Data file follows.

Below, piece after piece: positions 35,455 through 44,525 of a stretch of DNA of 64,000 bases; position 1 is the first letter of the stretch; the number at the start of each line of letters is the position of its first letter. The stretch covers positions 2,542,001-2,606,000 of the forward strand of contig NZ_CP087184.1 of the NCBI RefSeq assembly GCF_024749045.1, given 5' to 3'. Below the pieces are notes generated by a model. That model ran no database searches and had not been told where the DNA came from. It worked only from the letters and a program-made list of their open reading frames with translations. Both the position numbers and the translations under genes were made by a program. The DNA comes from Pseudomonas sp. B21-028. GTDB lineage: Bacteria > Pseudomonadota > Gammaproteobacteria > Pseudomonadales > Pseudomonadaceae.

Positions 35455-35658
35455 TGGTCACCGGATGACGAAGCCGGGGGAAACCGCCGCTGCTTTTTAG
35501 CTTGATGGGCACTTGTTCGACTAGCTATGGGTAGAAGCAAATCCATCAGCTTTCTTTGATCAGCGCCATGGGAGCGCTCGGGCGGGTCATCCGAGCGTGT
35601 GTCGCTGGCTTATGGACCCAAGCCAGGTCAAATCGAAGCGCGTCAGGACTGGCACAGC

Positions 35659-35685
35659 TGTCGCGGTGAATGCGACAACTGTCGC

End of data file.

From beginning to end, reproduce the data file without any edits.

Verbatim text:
Below, piece after piece: positions 35,455 through 44,525 of a stretch of DNA of 64,000 bases; position 1 is the first letter of the stretch; the number at the start of each line of letters is the position of its first letter. The stretch covers positions 2,542,001-2,606,000 of the forward strand of contig NZ_CP087184.1 of the NCBI RefSeq assembly GCF_024749045.1, given 5' to 3'. Below the pieces are notes generated by a model. That model ran no database searches and had not been told where the DNA came from. It worked only from the letters and a program-made list of their open reading frames with translations. Both the position numbers and the translations under genes were made by a program. The DNA comes from Pseudomonas sp. B21-028. GTDB lineage: Bacteria > Pseudomonadota > Gammaproteobacteria > Pseudomonadales > Pseudomonadaceae.

Positions 35455-35658
35455 TGGTCACCGGATGACGAAGCCGGGGGAAACCGCCGCTGCTTTTTAG
35501 CTTGATGGGCACTTGTTCGACTAGCTATGGGTAGAAGCAAATCCATCAGCTTTCTTTGATCAGCGCCATGGGAGCGCTCGGGCGGGTCATCCGAGCGTGT
35601 GTCGCTGGCTTATGGACCCAAGCCAGGTCAAATCGAAGCGCGTCAGGACTGGCACAGC

Positions 35659-35685
35659 TGTCGCGGTGAATGCGACAACTGTCGC